After the world being upside down for over a year, this past summer saw a slight return to normalcy. Instead of being hunkered down in our houses, we were able to venture outside and socialize (with a few restrictions here and there). One of the best social activities that was lost during the pandemic was seeing a movie in the cinema. It’s a communal experience that can’t be matched, even with the best technology available for in-home entertainment. But there were also several films on streaming platforms for those that didn’t venture out.
Some films even combined the best of both worlds by releasing simultaneously in theaters and online, a move illustrating the seismic effect the pandemic has had on how we consume entertainment. Listed below are my thoughts on the new films I was able to see over the summer break.
“Army of the Dead” (1/5)
With enough material to cover a quarter of its 148-minute runtime, “Army of the Dead” is a painful example of the subjectivity of filmmaking. Even with dialogue and entire sequences ripped straight from “Aliens,” Zack Snyder’s film can’t produce even an ounce of the gory thrills that Cameron delivered in 1986. The story is predictable and uninteresting with Snyder forgetting about it from time to time as he crams in a litany of poorly judged needle drops. How can a heist movie with a zombie tiger be so boring?!?!
And how can a movie with a $100 million budget look so ugly? Filmed with cameras he bought off eBay (true story), Snyder’s soft cinematography is an absolute eyesore as you constantly strain to make out what’s happening within the blurry shallowness that is the frame. I’ve seen clearer quality on a Fisher-Price camera.
“Black Widow” (2.5/5)
I would never label a Marvel film as “uninteresting” (except for the first two “Thor” installments) but this needless chapter gets close.
While the MCU has never revolutionized the wheel in terms of storytelling, there at least has always been a sense of discovery and progression. “Black Widow” only spins its wheels doling out the same tired formula that has continually plagued the solo installments of the ever-expanding universe.
Director Cate Shortland embraces the spy genre but doesn’t offer anything interesting with the unlimited budget and talent at her disposal, with her greatest sin being the absolute wasting of Ray Winstone as one of the most pathetic MCU villains (already a low bar to begin with).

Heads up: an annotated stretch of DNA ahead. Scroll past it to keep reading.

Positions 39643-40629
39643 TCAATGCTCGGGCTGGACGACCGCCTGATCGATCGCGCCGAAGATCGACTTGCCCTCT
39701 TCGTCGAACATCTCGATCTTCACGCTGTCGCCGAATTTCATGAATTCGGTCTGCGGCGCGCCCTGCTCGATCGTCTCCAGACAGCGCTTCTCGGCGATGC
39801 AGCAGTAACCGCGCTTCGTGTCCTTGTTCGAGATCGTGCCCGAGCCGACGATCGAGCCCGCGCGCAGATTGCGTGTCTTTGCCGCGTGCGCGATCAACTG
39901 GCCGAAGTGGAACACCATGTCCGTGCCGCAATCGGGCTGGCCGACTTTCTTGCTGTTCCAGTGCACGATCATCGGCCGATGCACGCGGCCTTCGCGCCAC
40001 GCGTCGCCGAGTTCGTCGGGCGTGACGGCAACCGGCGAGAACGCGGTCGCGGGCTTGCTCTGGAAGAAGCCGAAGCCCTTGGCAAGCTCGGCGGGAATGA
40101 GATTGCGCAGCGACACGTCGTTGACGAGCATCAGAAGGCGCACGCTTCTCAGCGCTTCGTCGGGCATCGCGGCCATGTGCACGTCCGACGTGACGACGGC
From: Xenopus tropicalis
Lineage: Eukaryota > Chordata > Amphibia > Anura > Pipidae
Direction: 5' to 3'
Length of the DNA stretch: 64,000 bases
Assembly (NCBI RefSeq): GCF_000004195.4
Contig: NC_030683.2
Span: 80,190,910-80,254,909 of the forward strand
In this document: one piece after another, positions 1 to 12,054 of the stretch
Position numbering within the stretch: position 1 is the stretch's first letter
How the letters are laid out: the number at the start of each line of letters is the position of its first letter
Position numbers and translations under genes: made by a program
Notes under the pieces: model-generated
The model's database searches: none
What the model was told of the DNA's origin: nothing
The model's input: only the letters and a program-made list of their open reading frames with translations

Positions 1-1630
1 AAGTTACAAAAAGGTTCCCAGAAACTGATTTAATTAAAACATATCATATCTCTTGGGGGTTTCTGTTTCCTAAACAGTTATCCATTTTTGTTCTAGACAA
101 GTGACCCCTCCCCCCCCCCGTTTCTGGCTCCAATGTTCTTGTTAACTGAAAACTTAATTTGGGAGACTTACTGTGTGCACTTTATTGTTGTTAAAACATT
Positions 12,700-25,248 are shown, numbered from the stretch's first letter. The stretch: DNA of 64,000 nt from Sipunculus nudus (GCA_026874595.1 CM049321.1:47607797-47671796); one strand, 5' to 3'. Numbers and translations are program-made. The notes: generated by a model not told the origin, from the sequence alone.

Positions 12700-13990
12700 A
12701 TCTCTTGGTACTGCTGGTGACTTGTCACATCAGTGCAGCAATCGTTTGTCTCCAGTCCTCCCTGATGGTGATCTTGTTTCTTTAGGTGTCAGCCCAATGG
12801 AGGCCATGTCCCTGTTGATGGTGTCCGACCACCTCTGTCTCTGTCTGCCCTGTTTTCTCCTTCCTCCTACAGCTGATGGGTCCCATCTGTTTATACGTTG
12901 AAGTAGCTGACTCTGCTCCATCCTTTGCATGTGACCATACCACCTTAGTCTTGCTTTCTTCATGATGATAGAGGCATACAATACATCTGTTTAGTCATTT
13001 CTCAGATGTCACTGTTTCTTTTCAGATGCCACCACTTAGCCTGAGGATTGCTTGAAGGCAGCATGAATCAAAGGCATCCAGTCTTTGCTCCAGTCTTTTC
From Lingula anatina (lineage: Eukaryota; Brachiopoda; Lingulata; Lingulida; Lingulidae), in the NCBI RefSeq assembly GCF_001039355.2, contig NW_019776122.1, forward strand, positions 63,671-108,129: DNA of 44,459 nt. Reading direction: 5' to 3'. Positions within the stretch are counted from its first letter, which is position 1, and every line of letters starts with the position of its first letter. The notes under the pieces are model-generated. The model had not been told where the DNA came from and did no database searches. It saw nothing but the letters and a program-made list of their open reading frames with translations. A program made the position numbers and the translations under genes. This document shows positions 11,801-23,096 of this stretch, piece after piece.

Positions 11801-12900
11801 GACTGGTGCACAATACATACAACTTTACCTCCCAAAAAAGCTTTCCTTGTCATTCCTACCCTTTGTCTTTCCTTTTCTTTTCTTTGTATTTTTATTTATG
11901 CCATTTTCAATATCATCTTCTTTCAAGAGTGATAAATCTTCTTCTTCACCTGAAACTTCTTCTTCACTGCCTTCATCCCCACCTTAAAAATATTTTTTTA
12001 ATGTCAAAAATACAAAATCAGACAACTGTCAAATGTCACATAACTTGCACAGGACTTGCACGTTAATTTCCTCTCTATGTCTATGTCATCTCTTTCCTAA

Fortunately, the introduction of Florence Pugh as Yelena offers some semblance of hope in this new age of heroes.
“The Suicide Squad” (3/5)
Jumping ship from Marvel to DC, James Gunn’s “The Suicide Squad” is a much more cohesive enjoyable film compared to David Ayer’s 2016 version. There’s a lot to respect here as Warner Brothers seem to slowly be learning their lesson and letting filmmakers do what they were hired to do. Apart from just adding the “the” in the title, Gunn takes a celebratory stance towards the craziness of this concept where supervillains are tasked with performing missions for the U.S. government in return for not having their heads blown off.
Gunn still shoots a low percentage with the jokes, many of which are retreaded several times to lesser effect. And the whole thing dissolves into a CGI mess in the third act. Still, this DC property was much more memorable than what Marvel was able to offer.
“In the Heights” (3/5)
The first fifteen minutes of “In the Heights” is right up there with “Another Day of Sun” from “La La Land” and the prologue from “West Side Story” as one of the all-time best openings to a musical. Jon M. Chu shows off major directing chops in the song-and-dance sequences, pairing his kinetic style with the colorful vibrancy of the setting and characters. He treats this film as a celebration, creating several moments of movie magic.
But even with the talent of Chu and his cast, “In the Heights” can’t reach the heights (sorry, the pun was too easy) of the musicals mentioned earlier. Much of that problem comes from the source material itself, which places too many characters within the narrative and doesn’t provide enough depth to create a genuine connection. The characters of Benny, Nina, and Sonny are those that come to mind, with Benny and Nina’s romance lacking the passion one would expect.
“The Green Knight” (3.5/5)
Combining the mythological deconstruction of “The Old Man & the Gun” and the meditative pacing of “A Ghost Story,” David Lowery’s “The Green Knight” is both a modern update and classical homage to the tale of Sir Gawain.
Lowery’s visual direction reaches new heights as he parades shot after shot of cinematic beauty. The slow pacing allows the visuals and narrative to unfold in their own time, producing a thick atmosphere of brutality and bravery. That pacing also makes for a strenuous viewing experience and a divide between the fantastical and grounded elements of the story. But in the moments those two elements come together, such as the astounding finale, the result is pure magic.